10/17 The Police Station next to The Eagle closed in 2017. Opposite are the walls of the workhouse built for the neighbouring St Luke’s Parish, not Shoreditch or Hoxton. The Shoreditch parish workhouse was between Hoxton Street and Kingsland Road, now St Leonard’s Hospital. On 7/8/1854 the workhouse infirmary had 489 inmates. In 1869 it became a hospital under the Holburn Union (viz. HU). It was renamed St Matthew’s general hospital in 1937, with 626 beds in 40-bed wards. In October 1940 the hospital was bombed, killing 83 patients and 3 nurses, one of the worst incidents of the bombing of a hospital in WWII. By 1952 the hospital  was criticised as a ‘dump for the chronic sick.’ Retrace your steps up City Road and in the gates you can see SM for St Matthew’s.

11/17 Walk up Shepherdess Walk and turn right into Underwood Street. This was the site from 1672 to 1898 of Lady Lumley’s almshouses for 6 people from two City parishes. It was one  of  18 almshouses built in Shoreditch. Underwood Street is now perhaps the area’s most complete surviving road of industrial buildings,  built in the early 20th century after the initial 1820s houses, which  covered the once open fields, had been demolished

12/17 100 yrs ago Underwood Street must have noisily bustled with the business of stick, fancy box, robe, down-quilt, handbag, children’s frock and card index manufacturers, Rothman’s cigarette makers, wholesale stationers, bookbinders, and printers. Now it is a quieter home to apartments and IT/consultants’ offices

13/17 Follow the street to return to Shepherdess Walk and turn right. The William IV pub on the other side of the road further up dates from 1838. On the left is Micawber St. named after Mr Micawber who gave lodgings to David Copperfield in Charles Dickens’s novel of that name in his house in Windsor Terrace, further down the street on the left.

14/17 At the traffic lights turn right down Murray Grove to the Wenlock Barn Estate on the left,  built by Shoreditch Metropolitan Borough in 1949 and designed, not by nationally known architects (as some estates were in Hackney Metropolitan Borough), but by the borough’s surveyors. ‘Wenlock Barn’ could derive from the ‘borough of Wenloc’, a 13th century priest of St Paul’s Cathedral, who held land here.  This is as far as Hoxton New Town extended north  by 1819.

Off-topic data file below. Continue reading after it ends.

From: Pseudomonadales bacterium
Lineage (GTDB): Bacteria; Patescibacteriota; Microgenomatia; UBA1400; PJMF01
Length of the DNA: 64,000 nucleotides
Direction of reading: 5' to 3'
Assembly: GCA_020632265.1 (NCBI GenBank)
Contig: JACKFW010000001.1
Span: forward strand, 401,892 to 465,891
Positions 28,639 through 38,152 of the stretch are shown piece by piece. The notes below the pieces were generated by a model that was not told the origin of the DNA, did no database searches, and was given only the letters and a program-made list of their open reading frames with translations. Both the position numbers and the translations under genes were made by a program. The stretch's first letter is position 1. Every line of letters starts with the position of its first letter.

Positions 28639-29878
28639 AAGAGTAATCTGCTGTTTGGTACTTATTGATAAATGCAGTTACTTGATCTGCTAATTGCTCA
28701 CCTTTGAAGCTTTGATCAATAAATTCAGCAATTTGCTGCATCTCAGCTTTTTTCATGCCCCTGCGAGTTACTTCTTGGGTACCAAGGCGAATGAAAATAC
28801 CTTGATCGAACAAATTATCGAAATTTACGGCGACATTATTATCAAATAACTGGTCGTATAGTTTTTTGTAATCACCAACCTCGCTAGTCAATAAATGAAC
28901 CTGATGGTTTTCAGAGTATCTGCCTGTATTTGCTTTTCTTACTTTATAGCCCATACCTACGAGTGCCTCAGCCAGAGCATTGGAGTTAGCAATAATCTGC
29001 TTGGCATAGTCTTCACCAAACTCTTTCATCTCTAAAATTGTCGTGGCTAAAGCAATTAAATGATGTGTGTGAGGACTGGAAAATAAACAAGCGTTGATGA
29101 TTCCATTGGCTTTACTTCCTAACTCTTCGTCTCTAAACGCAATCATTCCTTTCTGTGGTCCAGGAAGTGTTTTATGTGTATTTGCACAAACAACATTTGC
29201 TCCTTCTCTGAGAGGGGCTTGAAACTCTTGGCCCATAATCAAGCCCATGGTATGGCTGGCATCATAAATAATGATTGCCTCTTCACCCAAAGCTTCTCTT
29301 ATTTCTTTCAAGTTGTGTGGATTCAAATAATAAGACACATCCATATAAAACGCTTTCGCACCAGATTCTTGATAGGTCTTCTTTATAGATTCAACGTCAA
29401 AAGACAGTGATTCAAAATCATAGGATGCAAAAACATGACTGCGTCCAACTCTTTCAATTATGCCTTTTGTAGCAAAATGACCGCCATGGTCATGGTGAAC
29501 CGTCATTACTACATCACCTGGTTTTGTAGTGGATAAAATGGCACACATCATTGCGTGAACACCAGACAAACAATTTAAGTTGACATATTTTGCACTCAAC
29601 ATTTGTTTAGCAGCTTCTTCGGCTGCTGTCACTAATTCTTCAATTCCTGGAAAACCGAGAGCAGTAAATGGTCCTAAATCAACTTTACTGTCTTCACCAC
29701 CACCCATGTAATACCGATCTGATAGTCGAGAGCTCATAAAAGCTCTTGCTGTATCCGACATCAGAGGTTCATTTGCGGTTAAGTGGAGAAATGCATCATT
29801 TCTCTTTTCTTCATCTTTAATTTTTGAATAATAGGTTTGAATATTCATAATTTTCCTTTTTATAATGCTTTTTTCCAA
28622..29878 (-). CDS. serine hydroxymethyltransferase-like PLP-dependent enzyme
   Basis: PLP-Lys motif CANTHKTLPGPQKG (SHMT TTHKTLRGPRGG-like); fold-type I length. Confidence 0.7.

15/11 Turn left down Bletchley Street. On the left is the Holy Trinity vicarage, church and school building. Notice Henry Dodd’s name on the plaque on the wall of the school building. Known as ‘The Golden Dustmen’ for his fortune made collecting and selling waste, Henry Dodd is said to be the  model for Noddy Boffin in Charles Dickens’s ‘Our Mutual Friend.’

16/11 Walk to the front of Holy Trinity Church. This building was designed in 1848 with a tall tower to dominate the surrounding streetscape by William Railton, who also designed Nelson’s Column in Trafalgar Sq (just the column, not the statue). On the other side of Shepherdess Walk notice the Georgian terrace; its rescue from compulsory purchase was an early campaign success of the Hackney Society.

17/17 Walk up the  road to Shepherdess Walk Park. In 1871 this was the site of houses with a swimming pool and metropolitan baths amidst them. On the north side Windsor House is the site of the canal-side City Saw Mills which supplied raw materials to Shoreditch’s main industry: furniture. Admire the Roman-like mosaics in the north-east corner of the park commemorating the 2012 London Olympics.